“A. L. Rowse tells the story of “The Lunatic of Landegey” in his collection “Night at the Carn”. I’ll précis it: In Georgian times Michael Dungey, a labourer on the neighbouring estate, had a dream that if he dug under a stone at the cross-roads he would find gold. He dug at dead of night, under a waning moon, and found his box, full of coins. The squire, a Scawen, got to hear of this, and claimed the gold for himself, saying it was found on his land, and used it to buy a nearby parcel of land to round off his estates. Michael Dungey, wronged and bent on revenge, once and again menaced the squire until he though it safest to shut Michael up in the tower at Old Kea. Michael had his revenge – from within the tower he put a curse on the land bought with his gold – no cattle, oxen, or sheep could be kept on that land unless it be marked with a cross, and not only a cross but cross-keys.”

New Kea

The new church was designed and built by James Wyatt in the centre of the parish near Killiow Estate. It was not, however, to everyone’s taste. A contemporary description called it “a small and hideous church”. By 1895 it too had been pulled down and replaced by the present All Hallows Church.

Some of the original features from the Old Kea Church were reused in All Hallows, such as the font and pulpit. But the old church itself was let fall into complete ruin.

In time most of the remaining stones from the body of the church were used to build a parish poor-house and a small chapel in the churchyard.

Old Kea Church

But today it is the austere remains of the tower that makes a visit so atmospheric.

Walking Opportunities:

Circular walk: Old Kea and Coombe

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Further Reading:

Ruined Places: Merther Church

Ruined Places: Vacant Farm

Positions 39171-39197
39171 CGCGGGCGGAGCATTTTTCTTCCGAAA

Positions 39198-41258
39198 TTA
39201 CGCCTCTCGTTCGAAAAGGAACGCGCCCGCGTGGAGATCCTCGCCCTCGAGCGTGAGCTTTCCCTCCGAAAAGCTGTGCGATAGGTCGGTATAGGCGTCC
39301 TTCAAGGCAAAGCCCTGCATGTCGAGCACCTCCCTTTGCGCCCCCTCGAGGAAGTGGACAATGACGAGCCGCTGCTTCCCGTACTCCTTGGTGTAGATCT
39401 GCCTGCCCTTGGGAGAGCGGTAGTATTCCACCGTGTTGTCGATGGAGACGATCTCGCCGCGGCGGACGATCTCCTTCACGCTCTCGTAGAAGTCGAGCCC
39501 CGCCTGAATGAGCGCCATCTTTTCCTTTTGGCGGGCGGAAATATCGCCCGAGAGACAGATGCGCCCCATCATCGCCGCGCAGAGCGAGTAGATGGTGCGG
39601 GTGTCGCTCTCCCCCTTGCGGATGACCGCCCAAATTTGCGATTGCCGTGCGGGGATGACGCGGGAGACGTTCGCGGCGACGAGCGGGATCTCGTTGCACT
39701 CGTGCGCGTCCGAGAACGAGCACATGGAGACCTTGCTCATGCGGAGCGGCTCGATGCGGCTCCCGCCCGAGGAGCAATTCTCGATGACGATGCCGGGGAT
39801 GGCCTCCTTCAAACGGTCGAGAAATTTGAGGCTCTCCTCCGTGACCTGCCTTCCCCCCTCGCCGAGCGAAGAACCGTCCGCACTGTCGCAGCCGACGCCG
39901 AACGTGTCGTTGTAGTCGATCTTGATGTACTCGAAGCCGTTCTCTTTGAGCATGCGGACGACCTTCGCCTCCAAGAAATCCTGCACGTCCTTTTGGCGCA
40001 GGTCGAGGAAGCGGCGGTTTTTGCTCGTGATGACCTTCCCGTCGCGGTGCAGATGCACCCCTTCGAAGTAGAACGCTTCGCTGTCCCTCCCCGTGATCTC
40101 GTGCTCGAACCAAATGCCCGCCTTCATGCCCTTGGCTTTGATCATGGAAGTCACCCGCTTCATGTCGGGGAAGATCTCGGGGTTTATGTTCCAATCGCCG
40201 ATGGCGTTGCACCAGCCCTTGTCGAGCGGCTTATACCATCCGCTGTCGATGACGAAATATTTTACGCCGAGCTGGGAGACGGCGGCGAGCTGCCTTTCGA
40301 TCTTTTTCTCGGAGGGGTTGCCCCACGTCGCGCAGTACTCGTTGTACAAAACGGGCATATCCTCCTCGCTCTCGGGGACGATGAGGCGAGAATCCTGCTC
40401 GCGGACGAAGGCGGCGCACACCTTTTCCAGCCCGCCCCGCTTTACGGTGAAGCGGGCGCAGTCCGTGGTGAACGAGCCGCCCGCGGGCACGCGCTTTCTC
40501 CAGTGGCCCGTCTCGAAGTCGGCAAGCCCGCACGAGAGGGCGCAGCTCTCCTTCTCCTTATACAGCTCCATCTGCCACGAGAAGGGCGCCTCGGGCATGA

Merther Uny – ancient cross and chapel

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10 thoughts on “The ruin of Old Kea Church

  1. ‘Bewnans Ke’ (Life of St Kea), written entirely in Cornish c.1550 as a 3,300 line play, was discovered in 2000, and has a closing section based on the Arthurian legend.

    1. Thank you for this post. I was here almost ten years ago, and found it simply lovely. Looking through my pictures last night, I realized I’d forgotten the name, so found a map of Truro (that’s where I stayed) and found the name on the map. Then I found your blog! Thanks so much. Cant wait to go back 🙂

  2. There’s a place in north Brittany called St Quay Portrieux, the first element pronounced Kay, where legend has it an Irish saint was washed ashore on a rock boat. Being hungry and thirsty after his long sea crossing, he stopped at a well for a drink. His arrival coincided with wash day, and the local washerwomen (a fearsome lot) objected to his presence and beat him with brooms. With divine help he banished all broom from growing in the area for ever afterwards, which is indeed the case to this day. Bretons and Cornish being Celts in origin, I suspect the same religious myth travelled by word of mouth between the two regions (though probably not on stone boats).

  3. A. L. Rowse tells the story of “The Lunatic of Landegey” in his collection “Night at the Carn”. I’ll précis it:

    In Georgian times Michael Dungey, a labourer on the neighbouring estate, had a dream that if he dug under a stone at the cross-roads he would find gold. He dug at dead of night, under a waning moon, and found his box, full of coins.

    The squire, a Scawen, got to hear of this, and claimed the gold for himself, saying it was found on his land, and used it to buy a nearby parcel of land to round off his estates.

    Michael Dungey, wronged and bent on revenge, once and again menaced the squire until he though it safest to shut Michael up in the tower at Old Kea.

    Michael had his revenge – from within the tower he put a curse on the land bought with his gold – no cattle, oxen, or sheep could be kept on that land unless it be marked with a cross, and not only a cross but cross-keys.

      1. I think you’d enjoy “Night at the Carn”, and Rowse’s other collections “West-Country Stories” and “Cornish Stories”. Short stories based on Cornish folklore and Rowse’s research. They seem a good fit with your writing!

      2. I have a few of his books but not the ‘Night at the Carn’ actually so will hunt down a copy if I can, thank you!